In 2013, Ihbeisheh finally decided to try to reach out to the man from whom he had been estranged for three quarters of his life.
“After getting married, I started to question more where I was from and what my father had been doing,” Ihbeisheh explained. “We still had an envelope at home with an address on it so I decided to write a letter to him asking him if he wanted to meet me.
“I wrote three letters — in Slovenian, Croatian and English — and to be honest I had no idea if I would receive a reply.”
A month passed by with no response but then one day Ihbeisheh opened his Facebook account to see a friend request from someone whose name was written in Arabic.
“It was a strange moment after all those years but the date of birth matched my father’s so I knew it was him. We started to talk on Skype first, in Croatian. I was amazed he could remember but he said that because he studied medicine in the language he had never forgotten it. He still used Croatian medical textbooks.


Jaka Ihbeisheh in action for Slovenian side Rudar Velenje. (Photo / Twitter: @ihbeisheh)

“After a few calls, my wife and I decided the time was right to go and visit him in Palestine. A lot of people said things like, ‘Don’t go there you are crazy, you will get shot’ — but my father lived there and I wanted to go and visit him. I was not afraid.”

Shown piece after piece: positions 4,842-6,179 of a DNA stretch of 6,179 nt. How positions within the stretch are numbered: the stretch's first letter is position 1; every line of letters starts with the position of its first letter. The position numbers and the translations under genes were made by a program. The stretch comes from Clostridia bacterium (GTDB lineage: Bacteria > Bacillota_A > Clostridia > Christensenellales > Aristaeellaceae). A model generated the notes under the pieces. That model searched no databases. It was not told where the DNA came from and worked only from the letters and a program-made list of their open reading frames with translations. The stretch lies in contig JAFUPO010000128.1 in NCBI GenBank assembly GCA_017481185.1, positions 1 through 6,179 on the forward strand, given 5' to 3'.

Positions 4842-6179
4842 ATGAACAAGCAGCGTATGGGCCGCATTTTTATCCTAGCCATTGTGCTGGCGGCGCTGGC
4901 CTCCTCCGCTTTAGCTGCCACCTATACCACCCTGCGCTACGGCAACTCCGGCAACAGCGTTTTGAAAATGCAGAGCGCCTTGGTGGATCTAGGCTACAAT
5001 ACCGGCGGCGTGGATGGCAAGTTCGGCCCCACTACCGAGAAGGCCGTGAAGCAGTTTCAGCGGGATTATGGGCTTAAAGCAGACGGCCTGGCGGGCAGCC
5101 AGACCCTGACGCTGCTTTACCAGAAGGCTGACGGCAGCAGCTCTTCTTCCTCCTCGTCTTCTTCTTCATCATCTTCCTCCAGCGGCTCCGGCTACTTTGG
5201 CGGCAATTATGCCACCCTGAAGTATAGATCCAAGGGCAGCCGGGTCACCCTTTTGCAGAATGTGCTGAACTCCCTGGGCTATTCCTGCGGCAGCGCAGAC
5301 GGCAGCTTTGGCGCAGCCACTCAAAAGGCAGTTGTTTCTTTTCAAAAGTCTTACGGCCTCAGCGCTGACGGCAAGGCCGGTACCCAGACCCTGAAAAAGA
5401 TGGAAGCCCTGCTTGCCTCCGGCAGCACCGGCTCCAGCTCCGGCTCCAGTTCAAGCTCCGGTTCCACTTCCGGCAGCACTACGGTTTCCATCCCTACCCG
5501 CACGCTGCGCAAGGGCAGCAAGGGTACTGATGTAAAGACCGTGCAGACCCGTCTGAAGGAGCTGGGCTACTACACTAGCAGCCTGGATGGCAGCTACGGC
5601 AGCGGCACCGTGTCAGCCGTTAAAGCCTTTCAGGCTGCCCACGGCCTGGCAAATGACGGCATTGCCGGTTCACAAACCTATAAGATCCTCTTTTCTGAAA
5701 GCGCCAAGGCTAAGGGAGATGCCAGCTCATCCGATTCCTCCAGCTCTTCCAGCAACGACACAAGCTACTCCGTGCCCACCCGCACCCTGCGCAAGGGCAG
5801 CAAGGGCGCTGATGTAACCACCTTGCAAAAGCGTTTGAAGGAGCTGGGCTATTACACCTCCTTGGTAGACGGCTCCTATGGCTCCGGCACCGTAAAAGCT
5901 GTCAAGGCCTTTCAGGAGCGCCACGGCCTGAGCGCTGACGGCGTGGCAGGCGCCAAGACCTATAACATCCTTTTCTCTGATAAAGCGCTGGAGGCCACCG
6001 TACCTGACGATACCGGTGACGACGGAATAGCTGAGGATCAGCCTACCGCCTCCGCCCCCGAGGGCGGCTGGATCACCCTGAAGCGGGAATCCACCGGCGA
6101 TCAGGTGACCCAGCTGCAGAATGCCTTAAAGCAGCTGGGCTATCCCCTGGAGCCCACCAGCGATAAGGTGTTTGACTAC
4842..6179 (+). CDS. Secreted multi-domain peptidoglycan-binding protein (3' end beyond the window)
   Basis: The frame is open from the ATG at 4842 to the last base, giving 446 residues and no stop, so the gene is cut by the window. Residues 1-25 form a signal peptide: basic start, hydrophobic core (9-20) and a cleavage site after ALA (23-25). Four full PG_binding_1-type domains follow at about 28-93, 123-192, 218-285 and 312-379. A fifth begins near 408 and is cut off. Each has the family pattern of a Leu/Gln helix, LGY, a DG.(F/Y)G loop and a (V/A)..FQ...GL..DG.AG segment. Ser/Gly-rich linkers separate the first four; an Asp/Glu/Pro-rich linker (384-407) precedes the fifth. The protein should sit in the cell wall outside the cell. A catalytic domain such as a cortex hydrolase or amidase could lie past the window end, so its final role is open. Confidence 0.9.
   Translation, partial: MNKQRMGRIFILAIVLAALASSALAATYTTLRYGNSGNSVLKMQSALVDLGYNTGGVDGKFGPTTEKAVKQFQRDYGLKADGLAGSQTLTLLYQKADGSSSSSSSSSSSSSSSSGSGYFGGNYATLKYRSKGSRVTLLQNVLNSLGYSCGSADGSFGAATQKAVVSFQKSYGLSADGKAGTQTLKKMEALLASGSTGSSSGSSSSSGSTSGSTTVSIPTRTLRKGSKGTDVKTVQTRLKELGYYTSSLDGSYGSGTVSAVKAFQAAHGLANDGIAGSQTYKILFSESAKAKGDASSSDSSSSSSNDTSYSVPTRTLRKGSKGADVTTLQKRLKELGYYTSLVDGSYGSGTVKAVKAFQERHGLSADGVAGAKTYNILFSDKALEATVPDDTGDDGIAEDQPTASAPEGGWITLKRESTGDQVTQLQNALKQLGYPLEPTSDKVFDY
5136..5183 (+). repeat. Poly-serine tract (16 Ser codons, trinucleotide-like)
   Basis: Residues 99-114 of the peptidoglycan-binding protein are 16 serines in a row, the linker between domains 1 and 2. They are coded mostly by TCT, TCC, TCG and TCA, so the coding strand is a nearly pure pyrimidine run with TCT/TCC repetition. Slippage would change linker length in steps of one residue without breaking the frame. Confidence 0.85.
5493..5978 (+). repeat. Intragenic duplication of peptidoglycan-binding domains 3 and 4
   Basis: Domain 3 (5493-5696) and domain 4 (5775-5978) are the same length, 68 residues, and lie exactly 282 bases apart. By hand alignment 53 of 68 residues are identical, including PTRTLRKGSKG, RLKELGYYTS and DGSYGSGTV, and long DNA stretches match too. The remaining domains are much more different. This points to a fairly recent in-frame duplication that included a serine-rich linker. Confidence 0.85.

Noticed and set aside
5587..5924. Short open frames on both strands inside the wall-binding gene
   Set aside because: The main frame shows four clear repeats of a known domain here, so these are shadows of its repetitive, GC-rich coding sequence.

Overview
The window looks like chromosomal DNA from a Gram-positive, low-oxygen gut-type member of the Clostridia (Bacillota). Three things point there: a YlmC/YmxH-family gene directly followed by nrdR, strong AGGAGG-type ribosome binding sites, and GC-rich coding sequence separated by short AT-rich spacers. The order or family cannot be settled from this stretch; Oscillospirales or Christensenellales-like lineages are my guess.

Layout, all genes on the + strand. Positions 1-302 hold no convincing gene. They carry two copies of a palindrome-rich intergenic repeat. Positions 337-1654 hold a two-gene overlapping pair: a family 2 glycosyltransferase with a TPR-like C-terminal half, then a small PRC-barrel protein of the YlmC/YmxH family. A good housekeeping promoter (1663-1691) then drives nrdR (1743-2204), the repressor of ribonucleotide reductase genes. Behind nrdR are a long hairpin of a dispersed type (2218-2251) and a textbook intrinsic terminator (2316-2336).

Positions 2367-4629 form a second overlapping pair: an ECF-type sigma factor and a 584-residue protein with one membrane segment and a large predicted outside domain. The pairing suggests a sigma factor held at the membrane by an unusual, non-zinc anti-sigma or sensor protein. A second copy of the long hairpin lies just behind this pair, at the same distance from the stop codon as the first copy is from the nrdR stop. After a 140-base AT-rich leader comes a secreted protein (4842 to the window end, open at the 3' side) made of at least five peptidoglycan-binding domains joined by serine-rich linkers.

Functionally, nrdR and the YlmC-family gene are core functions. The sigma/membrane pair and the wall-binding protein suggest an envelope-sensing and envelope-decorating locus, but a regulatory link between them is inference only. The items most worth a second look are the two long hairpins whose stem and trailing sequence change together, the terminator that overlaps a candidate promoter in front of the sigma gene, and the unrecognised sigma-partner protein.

That first trip was fraught with nervous excitement as Ihbeisheh made his way to his father’s homeland via his aunt’s house in Jordan. The midfielder had read and heard about the potential difficulties of the crossing into Palestine and his own passage was not straightforward.
“The security at the border was very heavy and when they asked me where I was going, I said Palestine. He said, ‘No, to Israel’ and I said, ‘No, Palestine’. Then he separated me and my wife and a soldier came and took me into a room to ask a lot of questions.
“They asked about my life, my father, my work, my wife. They went on Wikipedia to check if I really was a Slovenian professional footballer. Then they called my wife inside — they were checking our stories matched. They asked my wife the name of my coach and fortunately she knew it. We were there for five hours in all.”
For Ihbeisheh it was glimpse into the border woes that are a regular part of life for Palestinians, though happier experiences were to come.

“When we got off the bus, my father and all his family were there waiting and it was very emotional. Of course, we had a big meal to celebrate.
“After that trip, I knew that if the opportunity came up I would want to play international football for Palestine. My father didn’t need to say anything for me to know how much it would mean to him.”